At its Schwarzheide site in the Lausitz region, the chemicals giant BASF is building an industrial-scale plant for recycling black mass from EoL lithium batteries. The initial annual processing capacity is set to total 15 000 t battery material. The Finnish energy supplier Fortum already owns a recycling plant for 3000 t/a in Ikaalinen and is starting up a second facility in Harjavalta/Finland (Fig. 11) in 2023. Another Fortum plant is located in Kirchardt in Germany. Fortum has concluded a cooperation agreement on battery recycling together with BASF and Norilsk Nickel. Recycling specialists also have other interesting projects under construction or in planning. First and foremost is the Southern Korean SungEel Hitech, which already operates recycling plants in South Korea, Malaysia, China, India and Hungary with 11 GWh capacity. In Poland, another SungEel plant for 20 000 t/a is going on stream.

4 Recycling of Waste Electrical and Electronic Equipment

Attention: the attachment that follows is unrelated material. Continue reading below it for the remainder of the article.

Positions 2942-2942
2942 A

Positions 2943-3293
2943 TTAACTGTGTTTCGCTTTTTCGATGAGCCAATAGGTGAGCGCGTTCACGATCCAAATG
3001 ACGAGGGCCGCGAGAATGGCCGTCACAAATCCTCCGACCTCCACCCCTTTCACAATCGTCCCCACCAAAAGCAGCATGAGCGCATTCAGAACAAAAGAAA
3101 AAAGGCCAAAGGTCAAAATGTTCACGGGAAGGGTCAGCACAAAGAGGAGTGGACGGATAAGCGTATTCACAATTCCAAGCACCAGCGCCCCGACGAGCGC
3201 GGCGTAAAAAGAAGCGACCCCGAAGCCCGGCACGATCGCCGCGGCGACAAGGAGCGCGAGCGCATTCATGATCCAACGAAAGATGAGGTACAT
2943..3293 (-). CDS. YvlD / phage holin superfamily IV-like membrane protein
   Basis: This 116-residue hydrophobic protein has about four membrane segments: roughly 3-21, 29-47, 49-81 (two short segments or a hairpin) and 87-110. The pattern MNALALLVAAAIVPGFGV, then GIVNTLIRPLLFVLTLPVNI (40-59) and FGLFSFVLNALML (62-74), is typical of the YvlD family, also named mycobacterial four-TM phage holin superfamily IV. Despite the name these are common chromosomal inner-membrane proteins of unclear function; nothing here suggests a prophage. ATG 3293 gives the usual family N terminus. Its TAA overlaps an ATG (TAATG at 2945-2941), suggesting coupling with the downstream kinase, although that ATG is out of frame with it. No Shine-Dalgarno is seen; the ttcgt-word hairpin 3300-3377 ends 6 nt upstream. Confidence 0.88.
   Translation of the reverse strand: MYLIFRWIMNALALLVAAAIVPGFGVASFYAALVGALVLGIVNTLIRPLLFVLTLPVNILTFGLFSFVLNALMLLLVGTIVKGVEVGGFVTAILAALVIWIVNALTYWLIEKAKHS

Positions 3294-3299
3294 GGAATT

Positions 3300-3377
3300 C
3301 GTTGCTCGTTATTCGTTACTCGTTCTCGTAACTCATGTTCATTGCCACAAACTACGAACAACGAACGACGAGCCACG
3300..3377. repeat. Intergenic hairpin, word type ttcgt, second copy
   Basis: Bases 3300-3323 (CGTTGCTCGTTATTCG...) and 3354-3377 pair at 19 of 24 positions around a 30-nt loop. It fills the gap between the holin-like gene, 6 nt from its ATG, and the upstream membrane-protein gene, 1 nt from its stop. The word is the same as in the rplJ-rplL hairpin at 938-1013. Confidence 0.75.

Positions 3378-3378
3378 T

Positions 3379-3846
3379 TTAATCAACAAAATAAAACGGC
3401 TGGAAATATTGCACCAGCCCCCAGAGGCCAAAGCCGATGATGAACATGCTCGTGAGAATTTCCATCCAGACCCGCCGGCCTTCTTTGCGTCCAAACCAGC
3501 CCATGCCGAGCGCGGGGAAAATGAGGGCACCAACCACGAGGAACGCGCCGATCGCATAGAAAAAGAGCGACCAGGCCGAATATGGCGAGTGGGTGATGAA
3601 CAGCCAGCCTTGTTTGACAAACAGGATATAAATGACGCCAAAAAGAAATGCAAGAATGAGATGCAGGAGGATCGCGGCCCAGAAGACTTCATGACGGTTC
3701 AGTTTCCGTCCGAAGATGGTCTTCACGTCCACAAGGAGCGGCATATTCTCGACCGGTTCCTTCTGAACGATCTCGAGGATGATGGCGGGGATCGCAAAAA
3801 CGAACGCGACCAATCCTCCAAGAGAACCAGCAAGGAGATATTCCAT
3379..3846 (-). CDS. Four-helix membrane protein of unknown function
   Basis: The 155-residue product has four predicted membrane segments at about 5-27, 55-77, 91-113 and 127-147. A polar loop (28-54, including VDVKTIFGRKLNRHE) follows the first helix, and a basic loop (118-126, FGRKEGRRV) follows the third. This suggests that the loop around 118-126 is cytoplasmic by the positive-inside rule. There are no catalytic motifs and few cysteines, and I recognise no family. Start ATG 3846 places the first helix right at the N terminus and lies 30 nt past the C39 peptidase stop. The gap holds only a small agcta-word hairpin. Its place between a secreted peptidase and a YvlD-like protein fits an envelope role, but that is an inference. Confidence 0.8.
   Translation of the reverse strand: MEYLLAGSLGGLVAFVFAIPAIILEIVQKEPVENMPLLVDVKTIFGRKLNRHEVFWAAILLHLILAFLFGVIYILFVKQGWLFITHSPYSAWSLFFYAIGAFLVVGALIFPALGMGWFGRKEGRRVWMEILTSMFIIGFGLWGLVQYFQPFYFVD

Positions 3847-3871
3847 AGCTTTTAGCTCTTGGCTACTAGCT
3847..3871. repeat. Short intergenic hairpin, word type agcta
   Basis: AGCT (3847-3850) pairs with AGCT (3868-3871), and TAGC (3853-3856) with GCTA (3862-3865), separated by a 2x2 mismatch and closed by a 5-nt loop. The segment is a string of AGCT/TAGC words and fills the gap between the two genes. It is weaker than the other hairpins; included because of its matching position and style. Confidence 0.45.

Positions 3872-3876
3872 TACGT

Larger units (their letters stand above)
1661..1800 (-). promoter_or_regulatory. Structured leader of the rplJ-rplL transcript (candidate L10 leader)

WEEE (Waste Electrical and Electronic Equipment) is currently the waste stream experiencing the highest increase worldwide. In 2019, WEEE totalled 53.6 Mta, 61.3 Mta are expected for 2023, and by 2030 already 74.7 Mta [7]. The average worldwide per-capita WEEE volume is 7.3 kg/person. Europe and America lead the field with 16.4 and 13.3 kg/person, while the level in Africa is 2.5 kg/person. In Europe, from the total volume of 12 Mta in 2019, around 5.1 Mta was collected for recycling, which corresponds to a recycling rate of 42.5 % (Fig. 12). In all other regions, the recycling rate is much lower, 9.4 % in America and just 0.9 % in Africa. Overall, it can be concluded from this that from the 53.6 Mta WEEE worldwide in 2019, only 9.3 Mta or 17.4 % were recycled, whereas 44.3 Mta or 82.6 % have gone down an unknown or non-documented route.